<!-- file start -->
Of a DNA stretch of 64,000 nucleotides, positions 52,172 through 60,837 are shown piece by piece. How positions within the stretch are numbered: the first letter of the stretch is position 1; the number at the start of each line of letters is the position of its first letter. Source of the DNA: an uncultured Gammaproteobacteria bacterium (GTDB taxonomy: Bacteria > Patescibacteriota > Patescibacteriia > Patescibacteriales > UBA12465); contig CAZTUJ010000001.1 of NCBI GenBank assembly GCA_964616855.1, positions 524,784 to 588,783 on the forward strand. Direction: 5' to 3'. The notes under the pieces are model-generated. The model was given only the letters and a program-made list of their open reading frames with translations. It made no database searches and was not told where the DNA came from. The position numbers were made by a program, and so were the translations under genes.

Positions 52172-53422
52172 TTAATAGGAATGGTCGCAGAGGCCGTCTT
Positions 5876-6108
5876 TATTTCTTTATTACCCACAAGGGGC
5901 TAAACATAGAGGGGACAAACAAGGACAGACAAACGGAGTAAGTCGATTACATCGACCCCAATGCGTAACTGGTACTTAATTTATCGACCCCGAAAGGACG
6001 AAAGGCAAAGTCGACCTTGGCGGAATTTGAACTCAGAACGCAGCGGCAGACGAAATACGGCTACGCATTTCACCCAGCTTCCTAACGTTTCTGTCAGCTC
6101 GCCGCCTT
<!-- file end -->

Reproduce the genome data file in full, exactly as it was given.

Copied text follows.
Of a DNA stretch of 64,000 nucleotides, positions 52,172 through 60,837 are shown piece by piece. How positions within the stretch are numbered: the first letter of the stretch is position 1; the number at the start of each line of letters is the position of its first letter. Source of the DNA: an uncultured Gammaproteobacteria bacterium (GTDB taxonomy: Bacteria > Patescibacteriota > Patescibacteriia > Patescibacteriales > UBA12465); contig CAZTUJ010000001.1 of NCBI GenBank assembly GCA_964616855.1, positions 524,784 to 588,783 on the forward strand. Direction: 5' to 3'. The notes under the pieces are model-generated. The model was given only the letters and a program-made list of their open reading frames with translations. It made no database searches and was not told where the DNA came from. The position numbers were made by a program, and so were the translations under genes.

Positions 52172-53422
52172 TTAATAGGAATGGTCGCAGAGGCCGTCTT
Positions 5876-6108
5876 TATTTCTTTATTACCCACAAGGGGC
5901 TAAACATAGAGGGGACAAACAAGGACAGACAAACGGAGTAAGTCGATTACATCGACCCCAATGCGTAACTGGTACTTAATTTATCGACCCCGAAAGGACG
6001 AAAGGCAAAGTCGACCTTGGCGGAATTTGAACTCAGAACGCAGCGGCAGACGAAATACGGCTACGCATTTCACCCAGCTTCCTAACGTTTCTGTCAGCTC
6101 GCCGCCTT